Restrictive and obsessive diets are not easy to sustain. Many people in the west, especially the younger generation, are fixated on protein. They use protein bars, easily available in the market in variety, and sprinkle protein powder in their shakes.
When we seek out extra protein to suffuse our diets, most of us in rich countries are fixating on “a problem that doesn’t exist”, said David L. Katz, an American doctor and public health scholar who is the director of the Yale-Griffin Prevention Research Centre.
Dr Katz, in his recent book, says “mythology of protein tends to propagate the notion that more is better”, there are serious concerns that a very high protein intake over a lifetime can result in harm to the liver, kidneys and skeleton. Protein mania has partly come about because so many people now regard carbohydrates or fats with suspicion. In my approach to cooking I tend to moderate servings (3 to 4 ounces) of lean protein like poultry and fish, balancing animal and plant sources.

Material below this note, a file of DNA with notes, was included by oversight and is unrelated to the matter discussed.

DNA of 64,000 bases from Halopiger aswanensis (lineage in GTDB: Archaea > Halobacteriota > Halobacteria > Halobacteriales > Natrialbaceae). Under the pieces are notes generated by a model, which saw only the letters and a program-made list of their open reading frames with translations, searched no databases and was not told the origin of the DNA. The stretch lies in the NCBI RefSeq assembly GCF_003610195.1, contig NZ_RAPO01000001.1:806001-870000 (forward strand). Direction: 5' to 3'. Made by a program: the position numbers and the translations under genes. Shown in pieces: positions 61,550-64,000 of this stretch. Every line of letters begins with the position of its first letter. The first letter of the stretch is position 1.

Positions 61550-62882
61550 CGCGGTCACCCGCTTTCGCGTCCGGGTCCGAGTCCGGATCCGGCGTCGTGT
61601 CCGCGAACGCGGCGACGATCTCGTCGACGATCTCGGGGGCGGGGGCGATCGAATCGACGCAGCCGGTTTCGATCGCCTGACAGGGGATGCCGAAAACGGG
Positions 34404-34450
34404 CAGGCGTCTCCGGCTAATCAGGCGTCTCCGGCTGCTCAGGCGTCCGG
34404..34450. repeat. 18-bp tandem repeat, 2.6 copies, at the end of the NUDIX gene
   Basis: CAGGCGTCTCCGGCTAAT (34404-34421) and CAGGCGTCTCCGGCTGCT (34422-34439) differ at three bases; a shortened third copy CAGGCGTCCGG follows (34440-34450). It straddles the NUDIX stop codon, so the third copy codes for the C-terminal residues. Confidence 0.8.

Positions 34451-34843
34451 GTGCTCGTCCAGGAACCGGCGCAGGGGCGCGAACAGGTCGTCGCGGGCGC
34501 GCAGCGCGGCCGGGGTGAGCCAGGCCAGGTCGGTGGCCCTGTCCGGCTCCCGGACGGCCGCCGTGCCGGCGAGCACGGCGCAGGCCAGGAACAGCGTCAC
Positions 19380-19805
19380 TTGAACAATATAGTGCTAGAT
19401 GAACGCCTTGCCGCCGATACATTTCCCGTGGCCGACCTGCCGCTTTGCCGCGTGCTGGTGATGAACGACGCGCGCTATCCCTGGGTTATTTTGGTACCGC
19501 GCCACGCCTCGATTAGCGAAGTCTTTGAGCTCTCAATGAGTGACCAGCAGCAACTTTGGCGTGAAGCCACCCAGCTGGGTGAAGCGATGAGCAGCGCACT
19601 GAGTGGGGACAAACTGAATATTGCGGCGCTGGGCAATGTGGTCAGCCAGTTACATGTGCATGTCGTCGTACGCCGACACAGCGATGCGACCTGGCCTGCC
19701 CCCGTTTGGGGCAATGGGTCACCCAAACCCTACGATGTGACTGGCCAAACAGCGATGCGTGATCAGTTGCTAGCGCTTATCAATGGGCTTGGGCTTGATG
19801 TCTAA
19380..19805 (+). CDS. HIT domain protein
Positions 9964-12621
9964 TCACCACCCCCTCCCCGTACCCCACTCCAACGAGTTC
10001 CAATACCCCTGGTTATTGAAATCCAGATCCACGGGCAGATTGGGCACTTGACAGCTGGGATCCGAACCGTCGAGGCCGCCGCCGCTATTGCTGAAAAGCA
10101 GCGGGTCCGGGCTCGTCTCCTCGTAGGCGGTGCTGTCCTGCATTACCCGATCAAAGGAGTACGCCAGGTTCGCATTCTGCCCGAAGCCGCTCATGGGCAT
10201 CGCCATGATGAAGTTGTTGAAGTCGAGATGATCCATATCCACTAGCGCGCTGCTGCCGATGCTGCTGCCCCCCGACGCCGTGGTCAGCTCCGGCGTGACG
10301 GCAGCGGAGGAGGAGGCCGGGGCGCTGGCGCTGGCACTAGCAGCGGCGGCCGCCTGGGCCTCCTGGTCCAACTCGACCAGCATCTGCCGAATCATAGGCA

Including beans, nuts, tofu and non-saturated fat products is better strategy. Include healthy sources of fat for nutrients and satisfaction, such as nuts, nut butters, avocado, olive oil. While defining the recipes, I focus on balancing the right proportions of high quality proteins, carbohydrates containing fibre, lots of vegetables and fruit, and intelligent portions of healthy fats. By balancing these, people are happy to find their blood sugars stabilise, energy crashes are reduced, cravings are moderated, and hunger is controlled. This approach is better for healthy weight and lifestyle pratice. As the old grandmothers say moderation is a good approach to maintain a healthy lifestyle.
— May Fridel
(The author’s cookbook was recently published by American Diabetes Association for recommended balanced approach)...